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Re: Building CVS on Windows is broken...again

From: Dennis Jones
Subject: Re: Building CVS on Windows is broken...again
Date: Sun, 15 Feb 2004 14:00:50 -0800

----- Original Message ----- 
From: "Derek Robert Price" <address@hidden>
To: "Dennis Jones" <address@hidden>
Cc: "CVS Mailing List" <address@hidden>
Sent: Sunday, February 15, 2004 11:03 AM
Subject: Re: Building CVS on Windows is broken...again

> Dennis Jones wrote:
> >The latest version of CVS (1.11.13) fails to build on Windows...again.
> If you'd like to volunteer to set up nightly testing on Windows for the
> CVS tree...

Well actually, I could do that, but since the only version of VC++ I have is
5.0, I would only be able to build from that particular perspective.  On the
other hand, if VC++ 5.0 is the lowest common denominator of build
environments, then perhaps building with VC++ 5.0 would be a *good* thing.
So, if it is just a matter of setting up an automated nightly check-out (or
update) and build of the CVS code, I certainly could do that.  However, I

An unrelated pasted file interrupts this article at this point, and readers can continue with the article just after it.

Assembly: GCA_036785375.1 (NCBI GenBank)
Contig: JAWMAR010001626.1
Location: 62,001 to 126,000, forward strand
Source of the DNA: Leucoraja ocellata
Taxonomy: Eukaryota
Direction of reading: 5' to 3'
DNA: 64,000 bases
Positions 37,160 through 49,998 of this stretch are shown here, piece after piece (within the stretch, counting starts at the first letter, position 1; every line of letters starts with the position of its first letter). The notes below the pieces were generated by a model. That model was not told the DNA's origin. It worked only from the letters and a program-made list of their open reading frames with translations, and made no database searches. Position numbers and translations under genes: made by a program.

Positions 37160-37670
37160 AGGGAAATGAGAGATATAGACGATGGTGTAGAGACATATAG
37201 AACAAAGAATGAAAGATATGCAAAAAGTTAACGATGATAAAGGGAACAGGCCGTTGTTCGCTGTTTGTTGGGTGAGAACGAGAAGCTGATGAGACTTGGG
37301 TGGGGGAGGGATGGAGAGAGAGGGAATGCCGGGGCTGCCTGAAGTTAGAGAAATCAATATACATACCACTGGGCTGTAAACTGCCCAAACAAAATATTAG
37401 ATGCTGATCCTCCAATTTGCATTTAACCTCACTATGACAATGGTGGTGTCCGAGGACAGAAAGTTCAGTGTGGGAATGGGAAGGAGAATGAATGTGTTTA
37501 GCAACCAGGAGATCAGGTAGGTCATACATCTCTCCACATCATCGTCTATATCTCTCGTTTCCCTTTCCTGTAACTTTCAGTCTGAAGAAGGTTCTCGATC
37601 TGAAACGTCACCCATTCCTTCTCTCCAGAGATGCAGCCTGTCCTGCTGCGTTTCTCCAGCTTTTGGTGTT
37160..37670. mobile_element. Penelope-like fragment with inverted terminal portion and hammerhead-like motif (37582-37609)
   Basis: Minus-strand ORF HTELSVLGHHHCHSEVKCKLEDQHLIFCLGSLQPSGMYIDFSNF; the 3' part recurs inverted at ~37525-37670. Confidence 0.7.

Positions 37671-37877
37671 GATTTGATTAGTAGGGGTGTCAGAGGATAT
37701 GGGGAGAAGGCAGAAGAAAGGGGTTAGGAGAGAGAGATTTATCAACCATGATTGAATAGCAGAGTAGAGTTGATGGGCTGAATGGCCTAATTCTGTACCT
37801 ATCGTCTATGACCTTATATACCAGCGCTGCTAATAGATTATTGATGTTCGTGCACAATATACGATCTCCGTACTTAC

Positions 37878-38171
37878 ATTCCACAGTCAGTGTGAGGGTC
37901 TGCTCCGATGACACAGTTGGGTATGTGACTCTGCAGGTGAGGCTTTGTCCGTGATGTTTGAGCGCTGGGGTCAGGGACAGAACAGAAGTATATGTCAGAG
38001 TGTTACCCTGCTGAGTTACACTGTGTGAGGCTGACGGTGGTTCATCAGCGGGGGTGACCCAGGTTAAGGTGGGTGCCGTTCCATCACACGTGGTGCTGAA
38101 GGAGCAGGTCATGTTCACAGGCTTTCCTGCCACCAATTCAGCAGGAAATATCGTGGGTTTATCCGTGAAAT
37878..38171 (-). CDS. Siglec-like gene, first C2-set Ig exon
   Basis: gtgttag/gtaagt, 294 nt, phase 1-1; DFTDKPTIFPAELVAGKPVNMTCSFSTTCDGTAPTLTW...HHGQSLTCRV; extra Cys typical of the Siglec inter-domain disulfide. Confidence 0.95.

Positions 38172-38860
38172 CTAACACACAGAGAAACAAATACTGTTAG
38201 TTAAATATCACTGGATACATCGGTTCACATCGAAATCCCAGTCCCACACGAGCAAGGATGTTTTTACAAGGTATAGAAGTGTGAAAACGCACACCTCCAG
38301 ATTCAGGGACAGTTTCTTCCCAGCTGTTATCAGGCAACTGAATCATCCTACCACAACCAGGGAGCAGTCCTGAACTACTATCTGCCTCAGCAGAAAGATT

couldn't possibly commit to anything more than that.

> Actually, set_nonblock_fd() used to be in server.c, which wasn't
> compiled on Windows, and I simply moved it into subr.c, which is
> compiled under Windows.  You are correct about my not knowing fcntl()
> wouldn't be available under Windows, however.

As Larry Jones suggested, maybe it should be moved back to server.c.  Why
was it moved to begin with (not that I care or need to know)?  It is only
used in server.c and buffer.c anyway.

> Now, are you _sure_ there is no equivalent to fcntl() under Windows?  I
> notice that both windows-nt/run.c and windows-nt/rcmd.c are including
> <fcntl.h>.

Under Windows, fcntl.h doesn't include any function prototypes -- it only
defines the file control options used by the _open() function.

> Are you certain there isn't just some library we're
> neglecting to include or some other function name (like "_fcntl()") we
> should be using?  I've seen similar problems with other POSIX functions
> under Windows.

Now, as far as some other function you should be using for Windows, I don't
do much low-level file I/O in my work, so I wouldn't be able to answer that
question without doing a fair amount of research.

- Dennis Jones

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